“Of Cigar Tasting – The Nicotine Strength” addresses a very important element of cigar tasting. It contributes to the backbone of the tasting and needs to be complemented by adequate flavors richness.
The Short History
The term nicotine as active ingredient in tobacco was first isolated from the plant’s leaves in 1828. The name immortalizes the French diplomat Jean Nicot de Villemain, who introduced tobacco to the French court in the 16th century and this gave rise to the plant’s dissemination and popularization throughout Europe.
The Nicotine Influencing Factors
Nicotine is the main alkaloid present in the tobacco plant. Alkaloids are naturally occurring molecules that are mainly composed of nitrogen.
Nicotine levels vary across the different parts of the tobacco plant. Their concentration increase from the root to the buds and the levels are higher in the leaves than in the stems.
According to Didier Hoevenaghel, “the main factors influencing the concentration of nicotine in the leaves can be: the variety of plant, the density of planting, the humidity of the soil, the development of the roots, the amount of fertilizers used, the foliage position, the sunlight and temperature exposure of the plant, the height of de-budding and the rapidity of the side-shoot removal, the quality of fermentation.”
The Nicotine Measurement
As to the foliage position, nicotine strength levels for Cuban tobacco leaves are measured as follows:
1 – volado – lower leaves, lighter flavours, good combustibility for filler and binders
2 – seco – leaf from the middle, essential for filler aroma
3 – ligero – top of the plant, intense flavors for filler
4 – medio tiempo – rare top 2 leaves of the plant, stronger and richer filler
The above relates to sun-grown filler and binder leaves. Wrapper leaves, generally shade-grown, have a different classification depending on their color.
The level of nicotine strength of a cigar is calibrated by the blend, meaning the quantity and quality and types of the various leaves used together to make the cigar. In order to describe the nicotine strength in a cigar, we use the conventional 5 level scale, typically adopted worldwide:
The nicotine strength of a cigar is perceived in the larynx and is the cause of the progressively relaxing effect experienced during the smoking of the cigar. Per Amaury Borges Miranda – R&D Manager at Instituto de Investigaciones del Tabaco (TABACUBA) – the strength can only be perceived in the few seconds (2 or 3) after the smoke reaches the larynx, otherwise, you would confuse it with the irritant sensations perceived due to the smoke.
As we have mentioned in previous articles, the cigar smoke should not be inhaled but rather (if at all possible) retro-haled, to maximize the pleasure of the cigar’s richness in flavors. This cannot be perceived in the lungs.
The Organoleptic Characteristics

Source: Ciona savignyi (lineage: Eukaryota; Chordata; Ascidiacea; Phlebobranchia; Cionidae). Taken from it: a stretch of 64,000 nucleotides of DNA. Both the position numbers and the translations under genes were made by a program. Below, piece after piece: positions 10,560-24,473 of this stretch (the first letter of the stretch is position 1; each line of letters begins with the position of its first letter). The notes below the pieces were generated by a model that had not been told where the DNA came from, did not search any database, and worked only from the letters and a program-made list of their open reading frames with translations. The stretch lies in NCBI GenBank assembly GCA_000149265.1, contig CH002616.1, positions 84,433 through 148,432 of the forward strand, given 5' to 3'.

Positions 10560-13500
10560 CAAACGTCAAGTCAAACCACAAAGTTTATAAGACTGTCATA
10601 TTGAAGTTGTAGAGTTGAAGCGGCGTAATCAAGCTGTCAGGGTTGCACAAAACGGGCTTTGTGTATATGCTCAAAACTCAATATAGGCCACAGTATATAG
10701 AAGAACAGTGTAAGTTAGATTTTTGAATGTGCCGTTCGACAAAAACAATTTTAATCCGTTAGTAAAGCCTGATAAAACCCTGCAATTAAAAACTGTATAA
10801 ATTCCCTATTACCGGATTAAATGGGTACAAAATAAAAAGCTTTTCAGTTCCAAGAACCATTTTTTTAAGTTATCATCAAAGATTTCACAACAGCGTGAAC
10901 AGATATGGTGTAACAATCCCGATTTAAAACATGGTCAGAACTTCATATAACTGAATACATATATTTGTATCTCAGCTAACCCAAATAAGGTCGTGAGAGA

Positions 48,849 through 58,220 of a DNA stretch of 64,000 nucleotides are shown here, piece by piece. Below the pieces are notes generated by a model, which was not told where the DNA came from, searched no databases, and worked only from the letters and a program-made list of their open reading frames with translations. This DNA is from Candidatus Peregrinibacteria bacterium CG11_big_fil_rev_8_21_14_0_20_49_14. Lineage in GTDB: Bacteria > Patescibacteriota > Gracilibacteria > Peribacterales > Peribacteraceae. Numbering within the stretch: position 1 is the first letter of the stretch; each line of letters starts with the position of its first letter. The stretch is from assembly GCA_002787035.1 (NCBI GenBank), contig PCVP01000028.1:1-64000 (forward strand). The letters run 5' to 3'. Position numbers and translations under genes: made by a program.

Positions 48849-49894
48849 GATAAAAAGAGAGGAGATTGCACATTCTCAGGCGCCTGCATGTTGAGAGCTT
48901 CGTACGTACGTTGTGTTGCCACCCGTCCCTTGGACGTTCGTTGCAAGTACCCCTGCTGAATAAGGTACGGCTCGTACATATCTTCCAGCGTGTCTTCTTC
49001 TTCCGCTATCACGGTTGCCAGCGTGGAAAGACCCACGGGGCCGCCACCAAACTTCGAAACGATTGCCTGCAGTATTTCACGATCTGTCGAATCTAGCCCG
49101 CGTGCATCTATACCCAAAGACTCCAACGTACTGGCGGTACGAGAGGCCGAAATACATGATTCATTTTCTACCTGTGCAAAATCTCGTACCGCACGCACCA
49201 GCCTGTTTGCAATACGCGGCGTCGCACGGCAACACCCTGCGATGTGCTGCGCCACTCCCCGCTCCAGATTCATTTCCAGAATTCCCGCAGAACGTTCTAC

Nicotine is odorless and can turn acrid when the cigar is lit. According to Min Ron Nee, “bitterness is believed to be the taste of nicotine” and it decreases through fermentation and aging, as these cause nicotine to be broken down into simpler molecules. This process causes the typical ammonia smell to appear.
I noted spiciness can sometimes be confused with nicotine strength. Spicy cigars may be mild in strength. When tasting your cigar please try to focus on tastes and nicotine strength separately, so as to avoid confusions.
The Perception of Nicotine Strength
Of course, again, strength is a hedonistic attribute. Some people may like stronger cigars, some people less strong cigars. In addition, the nicotine strength level can be perceived differently, depending on individuals or regional culture.
From a cigar assessment perspective, too much strength may result in an aggressive cigar lacking balance, too little strength may also cause lack of balance. Also, an unbalanced cigar is usually considered not fit for aging.
Strength does not depend on the wrapper color. This used to be true until about 30 years ago, when the color of the wrapper was stamped on the bottom of Cuban cigar boxes. This is why, in 1967, Zino Davidoff wrote in his famous Connoisseur’s Book “the lighter the wrapper, the lighter the cigar”. The wrapper color used to indicate certain organoleptic qualities of the cigar. Today this is no longer relevant. A Cuban claro or a Connecticut wrapped cigar can in fact be quite strong.
There can also be some misunderstanding in the English language when using the term “body”. I guess this comes from the fact that many sensory assessment notions in the cigar world are transposed from the wine tasting, of which the structure is much more popular. I noted that cigar enthusiasts may use the term body in association to different types of attributes: some refer to it as nicotine strength, some to aromas intensity, some to tastes intensity, some to smoke density, some to a combination of these. This is the reason for which Cigar Sense does not use the term “body” in any assessment, so as to avoid confusion.
Borges Miranda Amaury, Comment to this article via LinkedIn group
Brutton Mark, Chase Simon, The Regulatory Council for the Protected Denomination of Origin Habanos and other Cuban Tobacco Denominations, The World of the Habano, Tobacco Research Institute, 2012
D’Amore Giuseppe, Oltre Il Fumo, Marlin Ed., 2011
Houvenaghel Didier, The Cigar From Soil To Soul, Ed. Myosotis, 2005
Molinari Andrea G., Sigaro, La Guida per l’Apprendista Fumatore di Sigari Cubani, Idea Libri, 1998
Nee Min Ron, An Illustrated Encyclopaedia of Post-Revolution Havana Cigars, AWM-Verlag, Germany, 2003
This article was first published by Franca Comparetto at Cigar Sense. Visit www.cigarsense.com for more articles and to learn about their project of helping consumers to identify new cigars they’ll love through a personalized system.